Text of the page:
Yesterday I said Jonah may in fact be a parable. That worries some people. The word parable seems to imply "not true." I want to say a few things about that.
1. The story of Jonah may be straight history. Perhaps we are getting all facts. Even if we are, the story is short (read it in fifteen minutes!) and covers very little of all the actual events. So if it is facts, it is darn few facts about events stretching over many days.
2. The story may be based on historical events, but the writer has chosen to shape the story to make a point (which I wrote about yesterday). The author is emphasizing certain aspects for a reason. That is true of any story. We leave out details because we have to. We tell teh story to communicate our points.
3. The story may be a parable based on a historical event or person. Today many movies begin with the words "inspired by an actual event." When we see that we know that there is a mix of fiction and history. A parable has a point to make. Facts and Truth co-exist in a parable. When Jesus tells the parable of the man sowing seeds I believe He pointed to an actual farmer. I think as the farmer was throwing seeds Jesus used him as an example, told his parable, and led folks to understand how God works in the world. But seriously, folks, how many of us would be upset to know that Jesus just told the story with no reference to anyone? Who wants to engage in arguments about that?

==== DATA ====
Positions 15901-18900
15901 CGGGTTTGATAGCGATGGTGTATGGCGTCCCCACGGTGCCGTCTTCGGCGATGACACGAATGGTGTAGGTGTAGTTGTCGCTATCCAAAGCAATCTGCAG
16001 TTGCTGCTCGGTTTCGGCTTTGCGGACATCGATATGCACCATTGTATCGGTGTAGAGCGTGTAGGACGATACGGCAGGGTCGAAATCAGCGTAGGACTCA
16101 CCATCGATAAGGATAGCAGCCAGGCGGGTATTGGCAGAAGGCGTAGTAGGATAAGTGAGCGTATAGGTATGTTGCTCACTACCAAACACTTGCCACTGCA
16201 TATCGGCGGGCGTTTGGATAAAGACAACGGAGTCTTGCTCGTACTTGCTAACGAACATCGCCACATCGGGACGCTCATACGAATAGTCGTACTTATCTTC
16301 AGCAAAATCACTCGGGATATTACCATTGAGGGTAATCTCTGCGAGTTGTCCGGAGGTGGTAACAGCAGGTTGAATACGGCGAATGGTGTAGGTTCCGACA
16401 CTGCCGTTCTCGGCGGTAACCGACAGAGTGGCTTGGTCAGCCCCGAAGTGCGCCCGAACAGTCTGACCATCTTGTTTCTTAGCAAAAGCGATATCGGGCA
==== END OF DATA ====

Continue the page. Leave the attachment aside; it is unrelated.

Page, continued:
I want to hear God, encounter God, love and serve my Father in heaven. The Bible is inspired and contains information about our relationship. Jesus points to Jonah and makes a connection to His impending resurrection. That is amazing!
I think the story of Jonah, be it parable, history or something inbetween, has a huge impact on how I understand God's saving will and my own vocation. It is a type (Example) of the resurrection. It is an exhortation to go into the world to the "least, last, lost"! So who has God sent you (and me) to preach repentance to today?